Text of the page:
Cavalry Court 200 Century Court College Station, TX Tel: 844-313-7337 Developer: Valencia Group
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Despite its remote location, Marfa, Texas, continues to grow as an art and tourist destination. In April, Houston-based Carlos Jiménez Studio finished the Hotel Saint George, a 55-room boutique hotel built on the site of a former 1880s hotel that burned down in the 1920s. The firm incorporated the site’s structural history into the new building, keeping the frame within its original columns and utilizing an existing steel core.
Marfa Book Company, a small bookstore, publisher, and arts space that’s inhabited the site since 1996, is now located within the new hotel. “Through combining remnants of this newer structure, including a unique and irregular column grid and concrete floors, with reclaimed materials such as brick, marble, and wood from local sites, a simple and unpretentious language was created,” said Mary Alice Palmer director of hospitality interior design at HKS Hospitality Group.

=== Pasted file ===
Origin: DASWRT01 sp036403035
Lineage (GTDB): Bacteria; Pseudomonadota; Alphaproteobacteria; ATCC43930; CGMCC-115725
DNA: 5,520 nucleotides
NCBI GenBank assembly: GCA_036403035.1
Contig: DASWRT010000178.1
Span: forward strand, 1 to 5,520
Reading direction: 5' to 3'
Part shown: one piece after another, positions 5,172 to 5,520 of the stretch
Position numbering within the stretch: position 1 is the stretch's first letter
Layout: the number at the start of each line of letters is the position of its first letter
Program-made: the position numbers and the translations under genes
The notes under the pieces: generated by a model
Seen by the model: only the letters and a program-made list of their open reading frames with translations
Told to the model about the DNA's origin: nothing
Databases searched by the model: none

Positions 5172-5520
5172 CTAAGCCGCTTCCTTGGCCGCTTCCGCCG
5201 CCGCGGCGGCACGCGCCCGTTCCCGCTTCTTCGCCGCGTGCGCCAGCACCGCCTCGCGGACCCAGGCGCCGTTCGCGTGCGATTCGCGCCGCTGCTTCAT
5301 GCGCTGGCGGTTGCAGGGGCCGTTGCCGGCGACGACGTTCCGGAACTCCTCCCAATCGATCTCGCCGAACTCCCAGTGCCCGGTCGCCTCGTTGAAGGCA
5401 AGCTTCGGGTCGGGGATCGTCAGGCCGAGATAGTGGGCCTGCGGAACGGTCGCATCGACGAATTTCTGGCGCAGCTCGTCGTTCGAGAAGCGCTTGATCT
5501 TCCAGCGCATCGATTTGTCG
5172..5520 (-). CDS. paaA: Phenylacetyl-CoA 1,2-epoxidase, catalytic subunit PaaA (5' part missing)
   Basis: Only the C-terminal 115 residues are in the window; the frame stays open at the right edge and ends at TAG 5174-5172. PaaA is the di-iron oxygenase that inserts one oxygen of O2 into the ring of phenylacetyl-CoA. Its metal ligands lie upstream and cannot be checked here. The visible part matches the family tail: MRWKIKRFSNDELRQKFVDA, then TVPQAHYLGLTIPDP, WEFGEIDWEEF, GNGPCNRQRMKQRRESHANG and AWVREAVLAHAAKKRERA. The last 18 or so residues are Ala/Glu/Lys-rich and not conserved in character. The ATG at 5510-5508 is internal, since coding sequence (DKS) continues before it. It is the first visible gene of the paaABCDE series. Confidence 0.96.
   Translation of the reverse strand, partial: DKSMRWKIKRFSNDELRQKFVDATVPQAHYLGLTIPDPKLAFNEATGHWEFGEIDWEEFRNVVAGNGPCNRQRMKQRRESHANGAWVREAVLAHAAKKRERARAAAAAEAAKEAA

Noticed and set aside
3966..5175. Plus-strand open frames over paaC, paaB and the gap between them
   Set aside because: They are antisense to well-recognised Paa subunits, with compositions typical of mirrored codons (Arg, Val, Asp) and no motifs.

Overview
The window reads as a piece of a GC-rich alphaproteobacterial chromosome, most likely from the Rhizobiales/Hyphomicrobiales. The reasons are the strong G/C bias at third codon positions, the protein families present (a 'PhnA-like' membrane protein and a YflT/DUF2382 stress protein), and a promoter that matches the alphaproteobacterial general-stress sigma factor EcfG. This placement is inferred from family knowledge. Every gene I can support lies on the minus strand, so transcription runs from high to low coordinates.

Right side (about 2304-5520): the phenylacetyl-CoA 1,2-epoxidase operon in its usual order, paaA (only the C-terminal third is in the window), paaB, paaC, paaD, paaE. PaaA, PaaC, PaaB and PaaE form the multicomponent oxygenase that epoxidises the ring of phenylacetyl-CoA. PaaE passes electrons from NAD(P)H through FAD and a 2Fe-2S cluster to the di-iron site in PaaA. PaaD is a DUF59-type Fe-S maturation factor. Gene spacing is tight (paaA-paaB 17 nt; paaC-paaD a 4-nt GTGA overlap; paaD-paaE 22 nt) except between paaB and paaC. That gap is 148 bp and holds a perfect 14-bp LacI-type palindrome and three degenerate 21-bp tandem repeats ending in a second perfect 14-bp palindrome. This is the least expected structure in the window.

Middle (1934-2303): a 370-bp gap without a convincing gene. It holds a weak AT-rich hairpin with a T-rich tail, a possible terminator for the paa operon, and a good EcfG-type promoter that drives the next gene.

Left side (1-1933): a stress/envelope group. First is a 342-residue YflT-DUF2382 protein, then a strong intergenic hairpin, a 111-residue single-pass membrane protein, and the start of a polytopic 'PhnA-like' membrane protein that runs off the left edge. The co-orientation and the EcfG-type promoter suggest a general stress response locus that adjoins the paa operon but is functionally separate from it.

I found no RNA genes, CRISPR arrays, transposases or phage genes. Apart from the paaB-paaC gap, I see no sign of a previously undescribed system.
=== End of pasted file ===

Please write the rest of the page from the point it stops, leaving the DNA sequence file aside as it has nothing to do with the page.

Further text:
Palmer said that the main challenge of the design was to create a place that was “warm and authentic” to everyone, including the local communities. “We attempted to bring [Marfa’s] special spirit to the design in an unaffected, almost accidental way that is true to the unpretentious nature of the place,” she said.
In 1916, trains could pull up directly to Oklahoma City’s Ford Motor Company Assembly Plant to deliver kits of parts for cars; in 1968, Fred Jones, once an entry-level worker at Ford, bought the plant and founded Fred Jones Manufacturing Company; and as of June 2016, hotel guests can check into the very same building to browse 14,000 square feet of art. Laura Lee Brown and Steve Wilson of 21c Museum Hotels worked with Deborah Berke Partners on their sixth collaboration together to transform the assembly plant into a boutique hotel.
The building, originally designed by Albert Kahn, is on the National Register of Historic Places. Berke and her team restored or recreated many of the plant’s original features, such as the Model T showroom’s terrazzo floor, casement windows, storefront, and entry, as well as the exterior lighting and Fred Jones Manufacturing signage. The car showroom space has been reimagined as a bar and lounge, and the original train shed is an outdoor bar and dining area. Industrial and mechanical fixtures throughout the 23 guest rooms and common areas reflect the structure’s automotive history. The building’s original penthouse apartment is now a suite.